<transport xmlns='urn:xmpp:jingle:transports:s5b:1'
        <candidate cid='hft54dqy'
        <candidate cid='hutr46fe'

The rest of the negotiation is analogous to a regular file transfer. The file is then encrypted and decrypted respectively using the key/IV pair extracted from the encryption header in AES-GCM. The crypto operation SHOULD happen on the fly.

4. Communicating the Checksum or Hashing Algorithm

Even though AES-GCM comes with build-in integrity protection the hosting entity can—at any time during the lifetime of the session—communicate the checksum of the encrypted file.

Example 2. Initiator sends checksum in session-info

<iq from='romeo@montague.lit/orchard'
  <jingle xmlns='urn:xmpp:jingle:1'
    <checksum xmlns='urn:xmpp:jingle:apps:encrypted:file-transfer:0'>
        <hash xmlns='urn:xmpp:hashes:1' algo='sha-1'>552da749930852c69ae5d2141d3766b1</hash>

5. Business Rules

6. Determining Support

To advertise its support for the OMEMO Encrypted Jingle File Transfer, when replying to service discovery information ("disco#info") requests an entity MUST return URNs for any version of this protocol that the entity supports -- e.g., 'urn:xmpp:jingle:apps:encrypted:file-transfer:0' for this version (see Namespace Versioning regarding the possibility of incrementing the version number).

Example 3. Service discovery information request

<iq from='romeo@montague.lit/orchard'
  <query xmlns='http://jabber.org/protocol/disco#info'/>

Example 4. Service discovery information response

<iq from='juliet@capulet.lit/balcony'
  <query xmlns='http://jabber.org/protocol/disco#info'>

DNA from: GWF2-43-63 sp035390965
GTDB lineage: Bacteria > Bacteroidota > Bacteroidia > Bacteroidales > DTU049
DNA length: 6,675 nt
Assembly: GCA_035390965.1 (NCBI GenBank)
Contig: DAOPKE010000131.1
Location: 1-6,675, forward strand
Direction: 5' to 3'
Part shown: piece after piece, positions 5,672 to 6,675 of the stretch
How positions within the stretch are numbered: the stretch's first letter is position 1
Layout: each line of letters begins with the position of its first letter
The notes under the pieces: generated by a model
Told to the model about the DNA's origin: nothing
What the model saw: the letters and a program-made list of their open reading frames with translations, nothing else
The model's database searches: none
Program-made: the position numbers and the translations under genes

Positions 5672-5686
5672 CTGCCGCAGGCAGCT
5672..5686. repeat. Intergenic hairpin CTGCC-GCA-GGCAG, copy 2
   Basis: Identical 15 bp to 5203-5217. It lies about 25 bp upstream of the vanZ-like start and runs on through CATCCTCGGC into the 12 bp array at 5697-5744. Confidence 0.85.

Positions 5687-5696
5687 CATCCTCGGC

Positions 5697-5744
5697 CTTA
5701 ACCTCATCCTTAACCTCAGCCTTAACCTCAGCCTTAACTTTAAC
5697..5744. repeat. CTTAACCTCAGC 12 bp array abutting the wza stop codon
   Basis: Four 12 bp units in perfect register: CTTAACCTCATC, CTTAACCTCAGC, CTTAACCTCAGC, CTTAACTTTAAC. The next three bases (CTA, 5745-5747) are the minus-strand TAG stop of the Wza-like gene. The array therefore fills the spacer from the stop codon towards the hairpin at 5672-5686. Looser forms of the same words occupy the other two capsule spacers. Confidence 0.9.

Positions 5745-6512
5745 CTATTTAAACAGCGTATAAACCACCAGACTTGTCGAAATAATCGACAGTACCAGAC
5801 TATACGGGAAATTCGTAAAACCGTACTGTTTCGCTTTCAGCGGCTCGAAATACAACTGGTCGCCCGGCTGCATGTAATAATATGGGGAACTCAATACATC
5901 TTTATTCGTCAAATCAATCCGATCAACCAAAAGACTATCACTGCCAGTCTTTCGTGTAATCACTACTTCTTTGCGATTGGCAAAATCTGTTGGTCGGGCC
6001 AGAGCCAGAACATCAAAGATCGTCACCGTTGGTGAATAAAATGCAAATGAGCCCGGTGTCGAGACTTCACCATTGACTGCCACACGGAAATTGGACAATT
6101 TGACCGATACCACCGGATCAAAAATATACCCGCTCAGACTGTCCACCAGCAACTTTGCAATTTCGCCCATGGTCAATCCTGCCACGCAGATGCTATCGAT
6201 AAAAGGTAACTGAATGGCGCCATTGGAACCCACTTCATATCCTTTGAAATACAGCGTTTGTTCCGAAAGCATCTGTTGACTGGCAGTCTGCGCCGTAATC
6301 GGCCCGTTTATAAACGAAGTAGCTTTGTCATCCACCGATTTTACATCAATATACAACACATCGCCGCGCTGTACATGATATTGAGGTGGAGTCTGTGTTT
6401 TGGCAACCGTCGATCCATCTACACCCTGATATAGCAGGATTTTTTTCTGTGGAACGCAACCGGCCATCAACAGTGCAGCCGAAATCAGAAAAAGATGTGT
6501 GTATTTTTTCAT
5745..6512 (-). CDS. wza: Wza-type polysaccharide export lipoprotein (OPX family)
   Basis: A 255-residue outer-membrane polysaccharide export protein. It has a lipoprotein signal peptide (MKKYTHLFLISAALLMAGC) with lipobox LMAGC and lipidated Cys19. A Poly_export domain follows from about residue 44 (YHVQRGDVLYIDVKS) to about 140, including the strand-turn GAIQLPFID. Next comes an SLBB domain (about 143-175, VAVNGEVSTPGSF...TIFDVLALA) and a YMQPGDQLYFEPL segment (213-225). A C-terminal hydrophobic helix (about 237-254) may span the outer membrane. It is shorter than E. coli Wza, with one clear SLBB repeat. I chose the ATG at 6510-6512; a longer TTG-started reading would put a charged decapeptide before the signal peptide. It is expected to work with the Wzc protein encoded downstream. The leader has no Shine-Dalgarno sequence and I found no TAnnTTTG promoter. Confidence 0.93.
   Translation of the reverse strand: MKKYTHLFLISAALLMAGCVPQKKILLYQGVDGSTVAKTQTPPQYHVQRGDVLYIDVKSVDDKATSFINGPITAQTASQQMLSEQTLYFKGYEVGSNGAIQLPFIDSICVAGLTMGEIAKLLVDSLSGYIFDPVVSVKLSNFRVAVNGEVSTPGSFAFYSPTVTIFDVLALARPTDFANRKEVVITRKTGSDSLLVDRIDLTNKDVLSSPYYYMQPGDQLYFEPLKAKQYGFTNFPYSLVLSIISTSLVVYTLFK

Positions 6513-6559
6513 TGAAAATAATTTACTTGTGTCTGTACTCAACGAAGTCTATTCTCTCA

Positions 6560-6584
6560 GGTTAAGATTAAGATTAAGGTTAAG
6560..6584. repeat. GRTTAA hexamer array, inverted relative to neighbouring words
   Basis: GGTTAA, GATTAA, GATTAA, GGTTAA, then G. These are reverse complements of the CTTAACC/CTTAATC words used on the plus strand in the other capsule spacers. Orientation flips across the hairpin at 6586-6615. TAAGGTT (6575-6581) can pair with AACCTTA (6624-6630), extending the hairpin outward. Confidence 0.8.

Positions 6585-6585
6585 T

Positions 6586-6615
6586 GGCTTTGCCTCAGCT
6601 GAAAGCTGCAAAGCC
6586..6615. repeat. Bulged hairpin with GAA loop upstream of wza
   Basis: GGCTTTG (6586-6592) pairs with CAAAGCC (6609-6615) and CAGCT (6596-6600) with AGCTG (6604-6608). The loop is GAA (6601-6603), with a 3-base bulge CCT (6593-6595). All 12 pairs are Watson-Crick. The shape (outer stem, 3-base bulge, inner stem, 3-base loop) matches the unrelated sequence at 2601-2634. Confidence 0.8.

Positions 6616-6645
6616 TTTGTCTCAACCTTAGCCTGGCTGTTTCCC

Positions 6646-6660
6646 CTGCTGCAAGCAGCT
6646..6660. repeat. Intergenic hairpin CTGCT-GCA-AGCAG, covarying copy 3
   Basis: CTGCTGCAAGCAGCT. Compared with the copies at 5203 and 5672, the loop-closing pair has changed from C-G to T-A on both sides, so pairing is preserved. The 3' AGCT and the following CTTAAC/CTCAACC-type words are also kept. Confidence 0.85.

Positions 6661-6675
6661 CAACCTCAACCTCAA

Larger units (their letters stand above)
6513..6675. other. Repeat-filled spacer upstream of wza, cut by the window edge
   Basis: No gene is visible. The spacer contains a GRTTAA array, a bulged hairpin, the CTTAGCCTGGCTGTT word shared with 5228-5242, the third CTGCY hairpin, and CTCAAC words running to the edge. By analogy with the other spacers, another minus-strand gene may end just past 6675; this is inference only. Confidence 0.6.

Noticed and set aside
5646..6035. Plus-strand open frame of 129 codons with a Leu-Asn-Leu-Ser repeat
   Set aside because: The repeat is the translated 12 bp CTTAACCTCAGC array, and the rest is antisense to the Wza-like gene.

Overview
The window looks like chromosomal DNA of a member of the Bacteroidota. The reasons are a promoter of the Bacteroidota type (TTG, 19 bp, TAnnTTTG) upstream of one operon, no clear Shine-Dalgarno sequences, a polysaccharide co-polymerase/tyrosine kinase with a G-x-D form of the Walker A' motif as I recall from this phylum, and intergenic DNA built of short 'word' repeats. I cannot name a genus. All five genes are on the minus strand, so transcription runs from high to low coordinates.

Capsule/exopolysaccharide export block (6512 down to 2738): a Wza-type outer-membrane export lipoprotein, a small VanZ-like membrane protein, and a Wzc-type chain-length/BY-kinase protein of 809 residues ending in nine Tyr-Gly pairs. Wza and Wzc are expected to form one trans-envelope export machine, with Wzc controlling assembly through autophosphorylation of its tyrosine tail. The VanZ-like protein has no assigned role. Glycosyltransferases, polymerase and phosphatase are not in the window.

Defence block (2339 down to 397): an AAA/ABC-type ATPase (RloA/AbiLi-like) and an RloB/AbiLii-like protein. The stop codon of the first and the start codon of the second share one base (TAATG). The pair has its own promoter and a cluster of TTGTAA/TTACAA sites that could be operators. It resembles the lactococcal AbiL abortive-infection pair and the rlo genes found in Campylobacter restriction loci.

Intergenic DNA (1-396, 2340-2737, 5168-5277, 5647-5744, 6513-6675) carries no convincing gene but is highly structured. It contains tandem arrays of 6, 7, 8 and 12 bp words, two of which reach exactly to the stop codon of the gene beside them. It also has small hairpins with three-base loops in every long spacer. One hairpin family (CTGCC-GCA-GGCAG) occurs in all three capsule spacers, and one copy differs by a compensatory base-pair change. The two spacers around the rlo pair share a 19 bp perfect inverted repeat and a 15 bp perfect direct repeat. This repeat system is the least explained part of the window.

<feature var='urn:xmpp:jingle:1'/>
    <feature var='urn:xmpp:jingle:apps:encrypted:file-transfer:0'/>
    <feature var='urn:xmpp:jingle:apps:file-transfer:4'/>
    <feature var='urn:xmpp:jingle:transports:s5b:1'/>
    <feature var='urn:xmpp:jingle:transports:ibb:1'/>

In order for an application to determine whether an entity supports this protocol, where possible it SHOULD use the dynamic, presence-based profile of service discovery defined in Entity Capabilities (XEP-0115) [3]. However, if an application has not received entity capabilities information from an entity, it SHOULD use explicit service discovery instead.

7. Implementation Notes

Since the OMEMO Encryption does not provide a direct relation between resources and Device ID’s the initiating entity might not the Device ID of the resource it is creating a session with. Thus it MAY include a key for every trusted device of the foreign entity. However it SHOULD omit the keys for its own devices.

8. Security Considerations

9. IANA Considerations

This document requires no interaction with the Internet Assigned Numbers Authority (IANA).

10. XMPP Registrar Considerations